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This report is taken from PN Review 178, Volume 34 Number 2, November - December 2007.

Milt Frank Kuppner

When I noticed on the library shelves a copy of Stanley Fish's How Milton Works, my sense of guilt at never having read more than an occasional essay by the incomparable Fish neatly joined up with my guilt at having neglected Milton since my student days. What choice did I have? I duly took the thing off and read it from cover to cover.

Brilliant it was too. Indeed, perhaps a bit too brilliant. Even a Francis Jeffreyesque 20,000-word response would have to leave very much untouched. But I was reading the book with a couple of specifically theological points in mind (put there chiefly by A.J.A. Waldock and Antony Flew) - and, although Fish's book could just as appropriately be shelved under Theology as under English Literature, I wouldn't say he dealt with either of them head on.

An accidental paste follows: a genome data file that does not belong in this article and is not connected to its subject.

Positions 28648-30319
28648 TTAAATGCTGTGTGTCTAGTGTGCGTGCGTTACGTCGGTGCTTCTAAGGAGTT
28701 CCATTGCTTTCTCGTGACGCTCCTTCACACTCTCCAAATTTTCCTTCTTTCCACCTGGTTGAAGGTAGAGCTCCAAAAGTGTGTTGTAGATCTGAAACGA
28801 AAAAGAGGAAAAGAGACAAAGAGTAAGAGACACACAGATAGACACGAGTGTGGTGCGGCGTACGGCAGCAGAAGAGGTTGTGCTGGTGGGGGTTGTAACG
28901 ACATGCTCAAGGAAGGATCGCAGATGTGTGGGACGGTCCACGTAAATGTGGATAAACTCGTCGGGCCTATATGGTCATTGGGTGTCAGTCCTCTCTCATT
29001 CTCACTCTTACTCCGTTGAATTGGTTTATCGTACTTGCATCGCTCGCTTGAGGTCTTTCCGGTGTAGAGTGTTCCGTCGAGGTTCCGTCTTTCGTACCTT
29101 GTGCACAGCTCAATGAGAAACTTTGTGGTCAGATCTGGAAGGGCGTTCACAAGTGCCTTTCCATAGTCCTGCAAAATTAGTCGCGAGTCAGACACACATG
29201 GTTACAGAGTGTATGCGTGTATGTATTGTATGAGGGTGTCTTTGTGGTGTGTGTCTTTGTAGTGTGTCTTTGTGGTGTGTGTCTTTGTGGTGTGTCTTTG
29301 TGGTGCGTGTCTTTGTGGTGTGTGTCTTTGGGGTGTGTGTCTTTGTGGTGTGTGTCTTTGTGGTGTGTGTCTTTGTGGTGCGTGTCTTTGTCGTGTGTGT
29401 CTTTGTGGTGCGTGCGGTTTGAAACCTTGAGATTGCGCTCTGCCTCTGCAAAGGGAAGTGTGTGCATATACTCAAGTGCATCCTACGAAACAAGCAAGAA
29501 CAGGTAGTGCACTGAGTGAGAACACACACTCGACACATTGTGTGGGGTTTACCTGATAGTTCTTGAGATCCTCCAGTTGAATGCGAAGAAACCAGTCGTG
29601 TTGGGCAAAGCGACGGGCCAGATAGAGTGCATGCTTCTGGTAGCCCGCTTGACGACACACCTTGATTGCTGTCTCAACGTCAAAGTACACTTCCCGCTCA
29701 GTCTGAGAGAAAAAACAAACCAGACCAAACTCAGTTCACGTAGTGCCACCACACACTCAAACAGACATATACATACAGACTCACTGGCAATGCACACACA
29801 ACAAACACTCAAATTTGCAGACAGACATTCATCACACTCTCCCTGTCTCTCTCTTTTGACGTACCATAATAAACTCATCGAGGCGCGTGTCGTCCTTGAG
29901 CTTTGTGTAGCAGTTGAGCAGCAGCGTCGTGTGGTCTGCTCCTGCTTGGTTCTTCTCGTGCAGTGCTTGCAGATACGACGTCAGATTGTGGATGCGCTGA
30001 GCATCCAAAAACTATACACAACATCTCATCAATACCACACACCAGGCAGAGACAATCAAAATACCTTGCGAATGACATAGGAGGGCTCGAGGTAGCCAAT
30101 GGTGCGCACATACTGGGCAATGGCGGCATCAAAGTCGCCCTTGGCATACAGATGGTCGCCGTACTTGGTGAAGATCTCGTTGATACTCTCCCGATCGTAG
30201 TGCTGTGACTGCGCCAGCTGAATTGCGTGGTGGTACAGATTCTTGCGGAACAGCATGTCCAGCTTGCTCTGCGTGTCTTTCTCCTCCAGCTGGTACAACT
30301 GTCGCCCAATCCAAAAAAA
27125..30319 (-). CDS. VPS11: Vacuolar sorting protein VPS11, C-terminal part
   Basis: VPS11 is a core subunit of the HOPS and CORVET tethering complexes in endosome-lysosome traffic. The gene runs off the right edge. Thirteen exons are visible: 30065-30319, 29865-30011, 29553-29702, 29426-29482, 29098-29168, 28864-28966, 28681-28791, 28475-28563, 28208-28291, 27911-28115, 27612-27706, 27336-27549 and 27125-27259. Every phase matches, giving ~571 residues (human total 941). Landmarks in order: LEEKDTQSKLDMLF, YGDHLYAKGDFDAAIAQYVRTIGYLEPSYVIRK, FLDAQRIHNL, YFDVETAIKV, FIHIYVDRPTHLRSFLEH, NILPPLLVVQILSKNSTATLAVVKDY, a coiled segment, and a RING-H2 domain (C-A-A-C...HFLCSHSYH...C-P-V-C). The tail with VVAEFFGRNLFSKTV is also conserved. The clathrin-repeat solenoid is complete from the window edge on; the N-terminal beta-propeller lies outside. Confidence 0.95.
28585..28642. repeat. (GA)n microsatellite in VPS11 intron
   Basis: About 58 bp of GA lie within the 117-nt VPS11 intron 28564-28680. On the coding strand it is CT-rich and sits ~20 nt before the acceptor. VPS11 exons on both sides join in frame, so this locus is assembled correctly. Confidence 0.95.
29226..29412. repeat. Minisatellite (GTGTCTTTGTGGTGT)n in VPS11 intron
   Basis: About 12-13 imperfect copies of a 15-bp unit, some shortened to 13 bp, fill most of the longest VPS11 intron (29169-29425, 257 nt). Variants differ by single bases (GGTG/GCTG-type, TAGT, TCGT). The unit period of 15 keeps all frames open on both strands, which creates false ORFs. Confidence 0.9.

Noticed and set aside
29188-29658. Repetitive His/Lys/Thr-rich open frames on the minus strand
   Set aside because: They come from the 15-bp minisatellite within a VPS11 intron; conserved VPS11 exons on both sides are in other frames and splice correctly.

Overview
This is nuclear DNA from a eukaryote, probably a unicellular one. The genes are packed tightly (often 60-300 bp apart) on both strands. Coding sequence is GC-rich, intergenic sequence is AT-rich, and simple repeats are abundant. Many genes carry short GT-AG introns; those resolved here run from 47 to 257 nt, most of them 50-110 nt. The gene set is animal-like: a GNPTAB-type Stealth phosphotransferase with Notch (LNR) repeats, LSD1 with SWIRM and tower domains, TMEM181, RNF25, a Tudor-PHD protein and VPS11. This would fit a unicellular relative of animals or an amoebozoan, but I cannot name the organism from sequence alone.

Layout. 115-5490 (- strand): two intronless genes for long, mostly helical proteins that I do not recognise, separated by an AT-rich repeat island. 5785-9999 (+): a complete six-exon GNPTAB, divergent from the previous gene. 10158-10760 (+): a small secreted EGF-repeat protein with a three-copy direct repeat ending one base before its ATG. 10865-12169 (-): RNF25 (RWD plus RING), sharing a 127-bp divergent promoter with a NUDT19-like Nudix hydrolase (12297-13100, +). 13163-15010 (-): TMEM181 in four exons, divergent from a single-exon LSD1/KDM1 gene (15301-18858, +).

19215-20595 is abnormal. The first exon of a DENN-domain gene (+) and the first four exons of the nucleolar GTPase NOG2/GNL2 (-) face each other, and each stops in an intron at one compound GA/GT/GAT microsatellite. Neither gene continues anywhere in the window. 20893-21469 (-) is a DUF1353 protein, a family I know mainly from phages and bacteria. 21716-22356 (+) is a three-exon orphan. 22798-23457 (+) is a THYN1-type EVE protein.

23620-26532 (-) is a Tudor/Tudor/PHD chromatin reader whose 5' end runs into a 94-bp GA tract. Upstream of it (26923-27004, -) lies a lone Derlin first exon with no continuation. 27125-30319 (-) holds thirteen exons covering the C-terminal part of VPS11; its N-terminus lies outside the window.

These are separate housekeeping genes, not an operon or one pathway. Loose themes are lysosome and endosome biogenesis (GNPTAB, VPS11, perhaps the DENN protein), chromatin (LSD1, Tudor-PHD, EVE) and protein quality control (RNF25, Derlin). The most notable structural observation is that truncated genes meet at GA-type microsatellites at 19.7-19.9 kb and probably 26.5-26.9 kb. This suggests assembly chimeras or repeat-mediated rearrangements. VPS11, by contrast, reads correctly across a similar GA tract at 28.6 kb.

Perhaps the lesser, more ignorable one is the striking suggestion that Lucifer when he fell took a third of the angelic hosts with him. (Fish quotes the relevant Miltonic passage: Paradise Lost, VI: 156 - evidently the bureaucratisation of a dithyrambic detail from Revelation 12: 4.) A surprising level of disaffection, one might think, for any Paradise worthy of the name. How, one has occasionally wondered, does imperfection arise in Heaven? How does badness ever get its first foothold in a perfect state? Can there be a somewhere utterly else for ...

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